Fuel rationing may be coming to Europe – IEA

Warning issued of the biggest and longest energy crisis
Fuel rationing may be coming to Europe – IEA

The current energy crisis could be one of the worst and longest in history and Europe could be hit particularly hard, the head of the International Energy Agency, Fatih Birol, said on Tuesday.

In an interview with German magazine Der Spiegel, Birol said that the fallout from the events in Ukraine is likely to make the current energy crisis worse than the crises of the 1970s.

“Back then it was all about oil. Now we have an oil crisis, a gas crisis and an electricity crisis at the same time,” Birol told the publication, adding that before the ongoing events in Ukraine, Russia was “a cornerstone of the global energy system: the world’s largest oil exporter, the world’s largest gas exporter, a leading supplier of coal.”

As part of its Ukraine-related sanctions, the EU introduced restrictions on Russian fossil fuels and has pledged to gradually phase them out.

Birol warned that countries in Europe that are more dependent on Russian gas are facing a “difficult winter,” as “gas may well have to be rationed,” including in Germany. His comments come as Russia’s state gas supplier Gazprom cut off supplies to some energy firms in Germany, Denmark, the Netherlands and other countries, after their failure to pay for the fuel in rubles as per new requirements.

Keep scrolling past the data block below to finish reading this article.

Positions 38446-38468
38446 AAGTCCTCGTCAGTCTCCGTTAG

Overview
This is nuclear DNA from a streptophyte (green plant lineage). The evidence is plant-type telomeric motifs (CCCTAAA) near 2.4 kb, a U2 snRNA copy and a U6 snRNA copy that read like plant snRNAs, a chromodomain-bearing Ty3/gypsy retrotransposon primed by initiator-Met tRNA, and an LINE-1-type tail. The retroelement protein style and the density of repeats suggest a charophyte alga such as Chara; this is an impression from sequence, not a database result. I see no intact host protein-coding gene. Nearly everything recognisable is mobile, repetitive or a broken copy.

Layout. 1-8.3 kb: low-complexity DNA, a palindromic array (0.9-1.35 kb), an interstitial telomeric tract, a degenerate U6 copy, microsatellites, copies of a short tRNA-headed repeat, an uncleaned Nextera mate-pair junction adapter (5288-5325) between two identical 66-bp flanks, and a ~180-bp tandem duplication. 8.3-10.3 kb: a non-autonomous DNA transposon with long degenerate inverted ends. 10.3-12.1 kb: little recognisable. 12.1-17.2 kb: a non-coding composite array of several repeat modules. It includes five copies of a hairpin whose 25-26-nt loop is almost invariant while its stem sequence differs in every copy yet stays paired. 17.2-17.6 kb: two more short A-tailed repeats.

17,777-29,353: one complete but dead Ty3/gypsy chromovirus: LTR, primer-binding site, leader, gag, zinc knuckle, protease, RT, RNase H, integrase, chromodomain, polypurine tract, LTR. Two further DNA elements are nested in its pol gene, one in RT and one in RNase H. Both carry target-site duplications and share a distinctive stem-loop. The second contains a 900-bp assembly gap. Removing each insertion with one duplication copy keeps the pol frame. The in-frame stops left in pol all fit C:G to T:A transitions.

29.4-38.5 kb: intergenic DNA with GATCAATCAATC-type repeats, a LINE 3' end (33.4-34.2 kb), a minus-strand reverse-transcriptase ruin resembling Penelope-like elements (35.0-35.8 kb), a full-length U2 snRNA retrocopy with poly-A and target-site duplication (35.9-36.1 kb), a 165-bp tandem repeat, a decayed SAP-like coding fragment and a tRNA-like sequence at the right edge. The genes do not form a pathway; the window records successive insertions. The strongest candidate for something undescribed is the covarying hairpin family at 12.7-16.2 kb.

Russia cuts gas to another EU state

To try and mitigate the impact, Europe should procure as much additional gas as possible, for example pipeline gas from Norway or Azerbaijan, and LNG. According to Birol, coal-fired power plants could also partly replace gas-fired plants.

The upcoming summer may be difficult as well in Europe and the US, due to the tight crude oil markets, Birol said. He warned that when the peak holiday season kicks off, fuel demand will increase, leading to “bottlenecks, for example with diesel, petrol or kerosene, especially in Europe.”

Back in March the IEA developed a plan that calls for the introduction of car-free traffic in cities on Sundays, lower prices for public transport and, in Germany, significant speed limits on autobahns.

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